Tuesday, September 30, 2014

Addressing the elephants

Students come together to watch live simulcast featuring leading pastors

Addressing the elephant in the room can be a dangerous and intimidating task, but on Wednesday, Jan. 25, seven leading pastors banded together for the Elephant Room 2 Simulcast to unearth issues that Christian leaders often avoid discussing on a public platform.

Confronting the issues — Students gathered in TRBC to hear leading pastors such as James McDonald and Mark Driscoll discuss controversial topics often avoided in the public realm. Photo credit: Ryan Perry

Armed with pens and notebooks, an attentive audience filled two dimly lit rooms at Thomas Road Baptist Church on Wednesday afternoon. Eyes fixed on the projector screens, those in attendance watched as several of the nation’s leading pastors confronted issues such as what to do when church staff members stumble morally, the future of denominations and segregation among believers.

“The purpose of the simulcast was to unify ministry leaders, allowing them to hear discussions with some of the nation’s top pastors on pertinent ministry issues. Instead of crouching behind walls of disagreement, pastors come to the Elephant Room speaking directly to others, even if their philosophy of ministry is different than the one they practice. In many respects it puts unity on display, showing how Christian leaders can openly discuss ministry, even if they go about it differently,” Travis Doucette, simulcast coordinator and Liberty University music and worship studies instructor, said.

Seven pastors from various denominational backgrounds spoke at the event, among whom were James McDonald, Mark Driscoll, Steven Furtick and Bishop T.D. Jakes. They covered seven different topics during the live stream, and each issue was covered by alternating the seven pastors, allowing for a better variety of opinion and insight from each person. The host pastor, James MacDonald, orchestrated the conversations and kept the momentum moving throughout the entire simulcast.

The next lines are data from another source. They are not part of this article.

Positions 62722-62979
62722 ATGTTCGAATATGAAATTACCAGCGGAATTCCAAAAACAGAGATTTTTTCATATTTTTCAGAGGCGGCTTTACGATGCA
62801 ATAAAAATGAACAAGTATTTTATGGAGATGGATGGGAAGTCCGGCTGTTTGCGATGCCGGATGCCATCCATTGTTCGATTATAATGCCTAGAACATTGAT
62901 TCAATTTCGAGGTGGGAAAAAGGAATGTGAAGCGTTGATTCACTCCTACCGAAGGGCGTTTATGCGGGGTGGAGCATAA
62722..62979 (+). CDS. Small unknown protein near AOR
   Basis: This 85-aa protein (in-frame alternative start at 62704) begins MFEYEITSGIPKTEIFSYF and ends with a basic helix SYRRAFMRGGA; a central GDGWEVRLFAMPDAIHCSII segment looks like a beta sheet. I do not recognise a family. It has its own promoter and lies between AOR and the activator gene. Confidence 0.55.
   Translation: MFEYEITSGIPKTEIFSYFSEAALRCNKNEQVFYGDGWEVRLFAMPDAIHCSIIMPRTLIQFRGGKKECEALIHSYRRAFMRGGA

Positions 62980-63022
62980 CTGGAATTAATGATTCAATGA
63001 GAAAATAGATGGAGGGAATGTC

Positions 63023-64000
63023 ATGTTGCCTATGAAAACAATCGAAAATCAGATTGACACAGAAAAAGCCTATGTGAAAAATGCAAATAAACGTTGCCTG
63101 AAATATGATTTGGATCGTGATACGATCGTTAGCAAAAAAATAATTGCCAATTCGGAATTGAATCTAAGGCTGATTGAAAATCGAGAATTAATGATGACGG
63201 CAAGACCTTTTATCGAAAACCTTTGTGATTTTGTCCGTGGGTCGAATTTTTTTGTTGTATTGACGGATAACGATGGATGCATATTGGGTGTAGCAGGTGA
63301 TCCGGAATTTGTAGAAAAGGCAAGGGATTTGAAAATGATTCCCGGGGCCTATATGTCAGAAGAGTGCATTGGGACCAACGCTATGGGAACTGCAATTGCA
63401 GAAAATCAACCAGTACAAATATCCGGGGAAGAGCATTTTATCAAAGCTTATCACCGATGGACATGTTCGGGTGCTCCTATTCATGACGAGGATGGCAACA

According to a press release from the School of Religion, the event was filmed in front of a live group in Rolling Meadows, Ill. and audiences in 70 major cities viewed the live stream. According to Kelly Jacobson, the office manager for the School of Religion who was in charge of promotion for the event, the crowd of 600 who gathered to watch the simulcast in Thomas Road Baptist Church was the largest nationwide.

“I think it’s great,” senior Jonathan Barber said. “When you bring together all these pastors from different backgrounds, as well as different denominations and different networks, and they confront issues head-on, that’s actual edification.”

People of all ages sat side-by-side to listen and absorb the seven hour long discussion, with excited amens and spontaneous clapping echoing from the rooms. The event began at 10 a.m. and lasted until 5 p.m. Due to the length of the event, the audience was treated to a catered lunch and coffee breaks.

Many Liberty students were able to attend the Simulcast in replacement of their regularly scheduled classes. Sophomore Ashley Johnson, who attended the Elephant Room Simulcast Round 1 in 2011, enjoyed the daylong event.

“I knew it would grow me and help me have a better understanding of issues that usually aren’t addressed in the church,” Johnson said.

Barber, who arrived at the start of the day, said that time moved quickly.

“I feel like I’ve been here for an hour, because I’m just so enthralled in what they’re saying,” he said.

Senior Calvin Lindsey commented on the quality of the discussions.

“The material is just so rich,” Lindsey said. “You keep soaking it up. It’s like sitting in a worship service for two to three hours and you have no clue, because the Spirit is moving.”

After seven conversations and a personal question and answer session between all of the pastors, the simulcast came to an end.

“Students really loved the conversations. The topic was very relevant to all of us, whether we’re old or young,” Jacobson said. “I think it’s good for those going into ministry to see what other pastors are dealing with.”

“I think we’re also all blown away by the humility of these pastors, to submit themselves … to a completely unscripted conversation,” Barber said. “They knew what their topics were, so they could prepare, but…when a moderator questions them, that’s really revealing as to where they stand on a topic…this whole day has been about transparency.”

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